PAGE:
LONDON – John Maynard Keynes famously wrote that “the ideas of economists and political philosophers, both when they are right and when they are wrong, are more powerful than commonly understood. Practical men, who believe themselves to be quite exempt from any intellectual influences, are usually the slaves of some defunct economist.”
But I suspect that a greater danger lies elsewhere, with the practical men and women employed in the policymaking functions of central banks, regulatory agencies, governments, and financial institutions’ risk-management departments tending to gravitate to simplified versions of the dominant beliefs of economists who are, in fact, very much alive.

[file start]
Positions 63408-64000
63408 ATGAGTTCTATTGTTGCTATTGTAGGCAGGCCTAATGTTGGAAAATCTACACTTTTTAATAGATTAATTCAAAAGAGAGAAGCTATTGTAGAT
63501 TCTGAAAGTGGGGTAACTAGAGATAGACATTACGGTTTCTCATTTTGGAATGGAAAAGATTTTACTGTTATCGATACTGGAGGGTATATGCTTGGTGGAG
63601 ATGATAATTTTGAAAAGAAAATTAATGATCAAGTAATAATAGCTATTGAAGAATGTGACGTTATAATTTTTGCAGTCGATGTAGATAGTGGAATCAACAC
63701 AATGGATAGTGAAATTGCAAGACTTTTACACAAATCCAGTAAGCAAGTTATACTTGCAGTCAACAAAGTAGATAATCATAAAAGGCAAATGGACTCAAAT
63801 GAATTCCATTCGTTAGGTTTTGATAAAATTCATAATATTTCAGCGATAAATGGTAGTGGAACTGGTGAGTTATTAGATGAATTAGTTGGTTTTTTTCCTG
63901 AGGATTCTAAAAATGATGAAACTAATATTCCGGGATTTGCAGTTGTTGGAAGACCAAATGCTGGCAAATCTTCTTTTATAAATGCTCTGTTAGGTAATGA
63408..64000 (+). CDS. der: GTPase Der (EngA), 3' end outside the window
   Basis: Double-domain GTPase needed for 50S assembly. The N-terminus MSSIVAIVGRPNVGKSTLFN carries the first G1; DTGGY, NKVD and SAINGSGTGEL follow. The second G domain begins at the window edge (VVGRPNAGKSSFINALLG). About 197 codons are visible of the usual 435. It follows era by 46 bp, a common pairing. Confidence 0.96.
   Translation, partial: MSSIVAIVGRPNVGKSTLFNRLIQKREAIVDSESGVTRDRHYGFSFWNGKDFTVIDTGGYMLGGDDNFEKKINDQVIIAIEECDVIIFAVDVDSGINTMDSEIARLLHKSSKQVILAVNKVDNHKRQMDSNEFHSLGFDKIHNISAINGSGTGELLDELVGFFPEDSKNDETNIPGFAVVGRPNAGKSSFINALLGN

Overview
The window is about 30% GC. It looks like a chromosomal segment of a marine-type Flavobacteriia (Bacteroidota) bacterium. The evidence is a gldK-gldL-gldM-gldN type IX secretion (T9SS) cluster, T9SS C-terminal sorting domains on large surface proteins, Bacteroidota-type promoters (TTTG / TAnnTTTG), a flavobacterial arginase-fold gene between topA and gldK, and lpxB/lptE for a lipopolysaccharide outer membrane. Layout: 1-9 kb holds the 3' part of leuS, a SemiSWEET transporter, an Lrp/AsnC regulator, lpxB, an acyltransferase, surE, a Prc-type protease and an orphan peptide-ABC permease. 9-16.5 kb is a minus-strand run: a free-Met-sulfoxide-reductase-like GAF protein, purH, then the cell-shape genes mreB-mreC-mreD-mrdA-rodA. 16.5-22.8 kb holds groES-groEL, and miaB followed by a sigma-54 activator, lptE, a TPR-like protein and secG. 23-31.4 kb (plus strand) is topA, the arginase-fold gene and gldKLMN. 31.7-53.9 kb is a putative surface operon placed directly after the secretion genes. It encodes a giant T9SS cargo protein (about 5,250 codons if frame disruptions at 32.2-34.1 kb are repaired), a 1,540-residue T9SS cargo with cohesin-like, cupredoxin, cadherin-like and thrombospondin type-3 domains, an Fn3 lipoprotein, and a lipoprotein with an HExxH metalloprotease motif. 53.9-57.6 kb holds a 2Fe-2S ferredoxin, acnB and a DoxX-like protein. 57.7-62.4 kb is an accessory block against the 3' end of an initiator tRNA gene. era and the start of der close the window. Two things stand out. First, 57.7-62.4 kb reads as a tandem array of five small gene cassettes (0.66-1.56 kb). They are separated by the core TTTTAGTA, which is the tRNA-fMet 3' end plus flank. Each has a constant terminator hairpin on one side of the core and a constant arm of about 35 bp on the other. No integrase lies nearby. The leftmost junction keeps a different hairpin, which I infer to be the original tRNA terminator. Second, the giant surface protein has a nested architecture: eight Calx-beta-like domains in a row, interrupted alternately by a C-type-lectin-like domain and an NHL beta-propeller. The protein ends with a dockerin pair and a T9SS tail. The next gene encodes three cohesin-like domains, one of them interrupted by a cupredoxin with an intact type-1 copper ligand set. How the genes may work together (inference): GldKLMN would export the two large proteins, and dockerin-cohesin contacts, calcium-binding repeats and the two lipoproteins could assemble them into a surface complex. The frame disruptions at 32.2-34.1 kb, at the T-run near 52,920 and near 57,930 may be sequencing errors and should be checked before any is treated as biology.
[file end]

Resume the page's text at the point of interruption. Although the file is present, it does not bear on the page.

Indeed, at least in the arena of financial economics, a vulgar version of equilibrium theory rose to dominance in the years before the financial crisis, portraying market completion as the cure to all problems, and mathematical sophistication decoupled from philosophical understanding as the key to effective risk management. Institutions such as the International Monetary Fund, in its Global Financial Stability Reviews (GFSR), set out a confident story of a self-equilibrating system.
Thus, only 18 months before the crisis erupted, the April 2006 GFSR approvingly recorded “a growing recognition that the dispersion of credit risks to a broader and more diverse group of investors… has helped make the banking and wider financial system more resilient. The improved resilience may be seen in fewer bank failures and more consistent credit provision.” Market completion, in other words, was the key to a safer system.